An innovative project in Madagascar pioneered a new model for managing the country’s wetlands while also supporting the communities that depend upon these ecosystems for their livelihood.
With support from the Critical Ecosystem Partnership Fund, BirdLife International engaged local community associations and industrial food producers in protecting the Mahavavy-Kinkony Wetlands Complex.
The organization also worked with government officials and representatives from local communities to establish a collaborative structure for managing the area.
In January 2007, protection for the area was assured when the government of Madagascar included the wetlands in the declaration of an additional 1 million hectares of new protected areas in the island nation. It is the largest wetlands area to be added to the country’s growing roster of protected areas.
The 268,236-hectare complex in the Madagascar and Indian Ocean Islands Hotspot includes lakes, rivers, marshes, shorelines, and mangroves. It is home to 12 globally threatened species of birds, reptiles, and fish. The threatened birds include Endangered Madagascar teals (Anas bernieri), Madagascar sacred ibises (Threskiornis bernieri), and Sakalava rails (Amaurornis olivieri).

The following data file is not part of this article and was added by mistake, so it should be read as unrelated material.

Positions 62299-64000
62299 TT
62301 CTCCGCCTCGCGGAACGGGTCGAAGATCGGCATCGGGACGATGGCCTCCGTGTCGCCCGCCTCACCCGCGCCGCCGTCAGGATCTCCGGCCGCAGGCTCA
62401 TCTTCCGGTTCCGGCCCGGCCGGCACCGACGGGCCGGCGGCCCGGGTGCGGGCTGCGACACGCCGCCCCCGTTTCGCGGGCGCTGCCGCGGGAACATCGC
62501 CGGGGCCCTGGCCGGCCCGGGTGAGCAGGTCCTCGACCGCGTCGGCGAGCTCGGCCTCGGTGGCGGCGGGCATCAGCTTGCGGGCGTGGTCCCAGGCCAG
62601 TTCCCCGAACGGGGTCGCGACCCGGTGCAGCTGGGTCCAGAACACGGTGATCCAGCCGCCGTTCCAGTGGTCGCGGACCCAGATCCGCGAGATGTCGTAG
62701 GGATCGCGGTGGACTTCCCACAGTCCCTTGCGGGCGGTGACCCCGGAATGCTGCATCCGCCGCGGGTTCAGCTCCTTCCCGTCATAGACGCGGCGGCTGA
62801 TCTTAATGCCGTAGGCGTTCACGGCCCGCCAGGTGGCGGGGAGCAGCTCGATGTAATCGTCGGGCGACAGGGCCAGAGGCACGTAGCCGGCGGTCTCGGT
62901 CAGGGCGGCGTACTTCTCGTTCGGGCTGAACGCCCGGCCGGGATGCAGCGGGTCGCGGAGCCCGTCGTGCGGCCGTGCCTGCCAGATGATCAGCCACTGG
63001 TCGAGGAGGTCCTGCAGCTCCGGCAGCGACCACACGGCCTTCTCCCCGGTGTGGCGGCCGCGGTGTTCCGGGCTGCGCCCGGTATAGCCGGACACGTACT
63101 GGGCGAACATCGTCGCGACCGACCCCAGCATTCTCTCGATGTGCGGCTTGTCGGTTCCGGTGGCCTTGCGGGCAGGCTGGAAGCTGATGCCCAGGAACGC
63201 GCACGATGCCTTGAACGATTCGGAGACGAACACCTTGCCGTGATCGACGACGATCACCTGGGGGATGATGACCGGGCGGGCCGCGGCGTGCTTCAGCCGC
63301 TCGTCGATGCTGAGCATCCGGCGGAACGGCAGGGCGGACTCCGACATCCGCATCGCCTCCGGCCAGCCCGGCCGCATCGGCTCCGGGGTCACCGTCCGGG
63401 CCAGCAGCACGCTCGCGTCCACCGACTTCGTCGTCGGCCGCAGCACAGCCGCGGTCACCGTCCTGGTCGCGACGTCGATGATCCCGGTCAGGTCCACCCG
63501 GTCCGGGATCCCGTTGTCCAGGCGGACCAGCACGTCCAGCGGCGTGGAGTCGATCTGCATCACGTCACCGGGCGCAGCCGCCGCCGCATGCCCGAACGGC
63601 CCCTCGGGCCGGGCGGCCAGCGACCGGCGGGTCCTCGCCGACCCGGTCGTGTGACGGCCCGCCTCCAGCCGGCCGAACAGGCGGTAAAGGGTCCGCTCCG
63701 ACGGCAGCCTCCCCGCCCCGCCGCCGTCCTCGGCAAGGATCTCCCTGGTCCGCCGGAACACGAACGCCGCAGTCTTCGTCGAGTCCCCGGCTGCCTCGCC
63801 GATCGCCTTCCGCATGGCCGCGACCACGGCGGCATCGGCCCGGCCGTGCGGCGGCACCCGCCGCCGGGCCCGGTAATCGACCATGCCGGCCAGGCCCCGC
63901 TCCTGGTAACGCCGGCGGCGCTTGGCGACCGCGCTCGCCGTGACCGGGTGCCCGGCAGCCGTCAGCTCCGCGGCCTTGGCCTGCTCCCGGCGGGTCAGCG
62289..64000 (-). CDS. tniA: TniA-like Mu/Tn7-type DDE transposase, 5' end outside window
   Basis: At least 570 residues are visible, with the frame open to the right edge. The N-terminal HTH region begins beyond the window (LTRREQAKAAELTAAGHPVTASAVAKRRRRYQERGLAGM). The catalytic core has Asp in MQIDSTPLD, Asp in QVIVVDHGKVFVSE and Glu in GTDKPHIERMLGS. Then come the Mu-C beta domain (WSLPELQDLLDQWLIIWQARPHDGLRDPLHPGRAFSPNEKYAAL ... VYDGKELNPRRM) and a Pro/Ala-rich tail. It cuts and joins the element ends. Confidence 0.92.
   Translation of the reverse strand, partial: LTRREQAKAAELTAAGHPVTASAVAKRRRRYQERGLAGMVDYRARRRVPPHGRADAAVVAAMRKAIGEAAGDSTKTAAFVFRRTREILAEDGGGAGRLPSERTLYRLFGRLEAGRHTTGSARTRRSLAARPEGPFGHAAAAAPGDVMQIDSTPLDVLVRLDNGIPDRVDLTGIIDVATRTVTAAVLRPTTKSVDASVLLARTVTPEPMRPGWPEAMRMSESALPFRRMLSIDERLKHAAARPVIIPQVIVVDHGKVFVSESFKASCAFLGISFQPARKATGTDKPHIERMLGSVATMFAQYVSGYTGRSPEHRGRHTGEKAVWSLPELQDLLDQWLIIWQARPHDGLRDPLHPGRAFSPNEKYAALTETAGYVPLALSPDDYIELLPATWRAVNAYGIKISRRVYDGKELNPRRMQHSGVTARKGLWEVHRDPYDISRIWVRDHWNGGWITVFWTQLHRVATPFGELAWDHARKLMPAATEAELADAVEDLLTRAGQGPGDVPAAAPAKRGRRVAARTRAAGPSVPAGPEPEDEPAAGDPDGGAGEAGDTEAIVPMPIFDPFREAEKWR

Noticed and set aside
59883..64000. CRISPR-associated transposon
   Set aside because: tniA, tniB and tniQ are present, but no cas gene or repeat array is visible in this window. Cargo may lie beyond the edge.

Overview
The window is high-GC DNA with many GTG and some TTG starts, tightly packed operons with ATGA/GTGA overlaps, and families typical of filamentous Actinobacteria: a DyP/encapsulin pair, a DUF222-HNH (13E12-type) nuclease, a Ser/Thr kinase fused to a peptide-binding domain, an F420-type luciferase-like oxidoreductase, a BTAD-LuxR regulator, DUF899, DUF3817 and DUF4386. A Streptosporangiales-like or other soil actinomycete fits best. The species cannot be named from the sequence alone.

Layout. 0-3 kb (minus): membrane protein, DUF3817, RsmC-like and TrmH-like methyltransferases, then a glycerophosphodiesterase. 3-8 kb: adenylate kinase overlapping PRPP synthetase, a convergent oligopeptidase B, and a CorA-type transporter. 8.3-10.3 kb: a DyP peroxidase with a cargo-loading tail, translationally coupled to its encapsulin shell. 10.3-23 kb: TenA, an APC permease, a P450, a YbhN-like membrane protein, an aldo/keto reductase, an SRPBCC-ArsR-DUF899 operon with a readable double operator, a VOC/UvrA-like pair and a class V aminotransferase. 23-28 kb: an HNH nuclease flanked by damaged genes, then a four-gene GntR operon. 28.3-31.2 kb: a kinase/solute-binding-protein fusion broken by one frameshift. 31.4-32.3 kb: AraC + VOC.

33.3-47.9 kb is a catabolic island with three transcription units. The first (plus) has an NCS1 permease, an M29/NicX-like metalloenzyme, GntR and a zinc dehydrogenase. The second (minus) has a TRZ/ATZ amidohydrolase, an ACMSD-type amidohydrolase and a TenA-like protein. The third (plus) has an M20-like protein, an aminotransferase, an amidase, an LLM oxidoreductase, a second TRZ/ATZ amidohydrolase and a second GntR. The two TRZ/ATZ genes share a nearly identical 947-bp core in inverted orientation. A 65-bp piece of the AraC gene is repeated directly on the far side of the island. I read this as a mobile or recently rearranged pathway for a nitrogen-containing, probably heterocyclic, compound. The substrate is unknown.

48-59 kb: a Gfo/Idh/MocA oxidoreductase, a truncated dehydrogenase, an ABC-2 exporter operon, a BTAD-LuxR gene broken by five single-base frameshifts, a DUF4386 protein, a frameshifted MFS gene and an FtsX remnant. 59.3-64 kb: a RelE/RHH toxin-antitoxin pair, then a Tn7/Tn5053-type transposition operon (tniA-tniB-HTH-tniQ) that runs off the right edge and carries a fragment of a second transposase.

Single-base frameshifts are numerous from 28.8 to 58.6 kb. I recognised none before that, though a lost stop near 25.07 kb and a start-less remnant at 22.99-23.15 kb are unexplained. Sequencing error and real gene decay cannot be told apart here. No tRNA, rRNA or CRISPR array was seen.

There is a “very high level of threat to many species, as the habitats are under so many pressures,” said Roger Safford, program and projects manager for BirdLife International.
Previously, Madagascar’s protected areas did not lend themselves to protecting a large wetlands complex inhabited by a large human population, Safford explained. BirdLife International was one of the many organizations that helped the country’s government create the new approach.
The new model incorporates mechanisms for monitoring and conserving biological resources, as well as enabling local communities to participate in and, ultimately, directly manage these efforts.
The Critical Ecosystem Partnership Fund is a global program that provides grants to nongovernmental organizations and other private sector partners to protect Earth’s biologically richest and most endangered areas. As one of the founders, CI administers the program. The other partners are the French Development Agency, the Global Environment Facility, the Government of Japan, the John D. and Catherine T. MacArthur Foundation, and the World Bank.
Read about another CEPF wetlands project: Providing Hope for Laguna del Tigre.